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Comment 10 of 150, added on December 23rd, 2005 at 1:39 PM.
In LOve and a Question he blatantly uses words twice within a very short
period. For example woodbine leaves. A woodbine is a green plant that
produces blue inedible berries. He even makes a comment that the berries
were blue, maybe there was something in that house that one of them could
just not have. Somethine was just out of reach. A true analysis of the
poem is hard to come by because Frost leaves the reader with a question,
just like the title.
Stephen from United States
Comment 9 of 150, added on December 3rd, 2005 at 5:19 PM.
I love this poem. It says alot!!! i love all the details he puts into just
a simple poem. i think that durng this time that he wrote this poem he was
thinking about depressing times. it show when this man has no where to go
and no one will not be kind enough to open there house to him when he is in
needing. But the only house with a lamp on considering to let stay the
night. This poem might be confusing but it depends on the way you look at
it. just simplify it!! and youl get it it just takes a little amount of
Tisha from Australia
Comment 8 of 150, added on November 9th, 2005 at 10:54 AM.
this is a unique poem in that there is much symbolizm and there is internal
conflict. the bridegroom is not just fighting with the thought of having to
take in the stranger when he wants to be with his new wife, but he also has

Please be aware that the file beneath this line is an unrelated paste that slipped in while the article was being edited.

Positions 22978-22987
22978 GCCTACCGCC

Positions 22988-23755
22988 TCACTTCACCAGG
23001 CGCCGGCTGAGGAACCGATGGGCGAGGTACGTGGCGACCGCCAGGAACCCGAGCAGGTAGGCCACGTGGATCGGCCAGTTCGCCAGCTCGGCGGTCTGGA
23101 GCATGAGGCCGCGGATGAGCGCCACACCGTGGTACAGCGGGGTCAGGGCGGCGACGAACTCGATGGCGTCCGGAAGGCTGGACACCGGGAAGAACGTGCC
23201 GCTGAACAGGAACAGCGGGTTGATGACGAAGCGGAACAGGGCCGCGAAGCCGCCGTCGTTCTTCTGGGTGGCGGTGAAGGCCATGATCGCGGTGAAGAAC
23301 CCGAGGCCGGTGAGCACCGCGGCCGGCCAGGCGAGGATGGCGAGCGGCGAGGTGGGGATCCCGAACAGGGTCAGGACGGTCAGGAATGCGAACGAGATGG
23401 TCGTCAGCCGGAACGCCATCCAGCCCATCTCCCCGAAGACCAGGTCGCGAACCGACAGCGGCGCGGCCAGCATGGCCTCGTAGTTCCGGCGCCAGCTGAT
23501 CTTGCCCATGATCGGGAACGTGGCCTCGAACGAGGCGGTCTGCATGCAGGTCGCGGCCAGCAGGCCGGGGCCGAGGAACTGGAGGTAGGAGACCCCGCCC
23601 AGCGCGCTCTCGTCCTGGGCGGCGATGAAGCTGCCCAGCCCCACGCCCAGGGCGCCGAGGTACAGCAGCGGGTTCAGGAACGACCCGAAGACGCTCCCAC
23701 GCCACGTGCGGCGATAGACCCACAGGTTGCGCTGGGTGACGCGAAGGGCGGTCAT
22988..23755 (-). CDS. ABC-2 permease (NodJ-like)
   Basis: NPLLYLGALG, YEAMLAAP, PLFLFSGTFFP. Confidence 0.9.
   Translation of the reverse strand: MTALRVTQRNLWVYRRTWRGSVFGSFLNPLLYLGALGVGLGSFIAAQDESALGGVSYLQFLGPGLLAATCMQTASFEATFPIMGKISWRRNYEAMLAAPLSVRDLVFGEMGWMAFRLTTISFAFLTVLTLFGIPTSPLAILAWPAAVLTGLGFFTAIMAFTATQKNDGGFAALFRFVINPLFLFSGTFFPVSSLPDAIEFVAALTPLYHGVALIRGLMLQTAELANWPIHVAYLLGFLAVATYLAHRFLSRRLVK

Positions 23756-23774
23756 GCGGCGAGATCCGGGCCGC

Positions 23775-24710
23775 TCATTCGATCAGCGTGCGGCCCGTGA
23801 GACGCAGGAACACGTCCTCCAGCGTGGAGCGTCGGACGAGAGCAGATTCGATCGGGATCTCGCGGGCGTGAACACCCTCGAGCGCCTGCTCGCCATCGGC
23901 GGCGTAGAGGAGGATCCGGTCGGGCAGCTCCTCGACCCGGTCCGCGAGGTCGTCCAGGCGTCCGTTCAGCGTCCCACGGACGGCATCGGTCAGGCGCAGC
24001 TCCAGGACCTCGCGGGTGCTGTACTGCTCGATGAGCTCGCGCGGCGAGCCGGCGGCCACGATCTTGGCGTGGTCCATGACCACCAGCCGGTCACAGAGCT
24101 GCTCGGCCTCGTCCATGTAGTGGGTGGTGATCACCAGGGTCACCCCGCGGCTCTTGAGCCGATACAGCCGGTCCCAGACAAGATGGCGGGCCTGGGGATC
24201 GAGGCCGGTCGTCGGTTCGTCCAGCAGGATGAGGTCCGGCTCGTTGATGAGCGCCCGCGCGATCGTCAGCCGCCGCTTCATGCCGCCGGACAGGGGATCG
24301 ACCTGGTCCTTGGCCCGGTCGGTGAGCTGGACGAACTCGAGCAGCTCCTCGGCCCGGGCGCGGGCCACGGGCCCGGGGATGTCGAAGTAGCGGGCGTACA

to think about the fact that all the other people in the town have turned
him down. he looks at him with sorrowful eyes and doesn't even need to
speak to show how desperate he is. at the end, the bridegroom has not made
the tough decision, as is obvious by the line,"the bridegroom wished he
knew." this poem was written with a lot of emphasis on love and internal
Gomz from United States
Comment 7 of 150, added on October 20th, 2005 at 7:30 PM.
this is about an old couple (bridegroom and bride doesn't necessarily mean
newly weds) the stranger is death at the bridegroom's "door". it says it
came at eve which symbolizes old age (morning symbolizes birth, noon
symbolizes middle age, etc...). the bridegroom wonders what would happen
when he dies with the "stranger" near- and it says "autumn, yes, winter was
in the wind" symbolizing death and once again old age. he sees his wife
inside, safe, warm, healthy, and wonders again what it would be like to
leave her and thinks about his life as the "weary road" but only sees her
because she was his life and then he wishes her to remain safe and wishes
her heart in a "case of gold". he then goes on to think that he cannot give
her enough if he would die... and he curses the rich (meaning the healthy
and happy) because he is no longer rich with life. the "woe" in the bridal
house is death and separation.
Whitney from United States
Comment 6 of 150, added on July 7th, 2005 at 5:03 PM.
It is not a story except in the sense of being an allegory. The young man
faces an overwhelming internal conflict between the simple life he has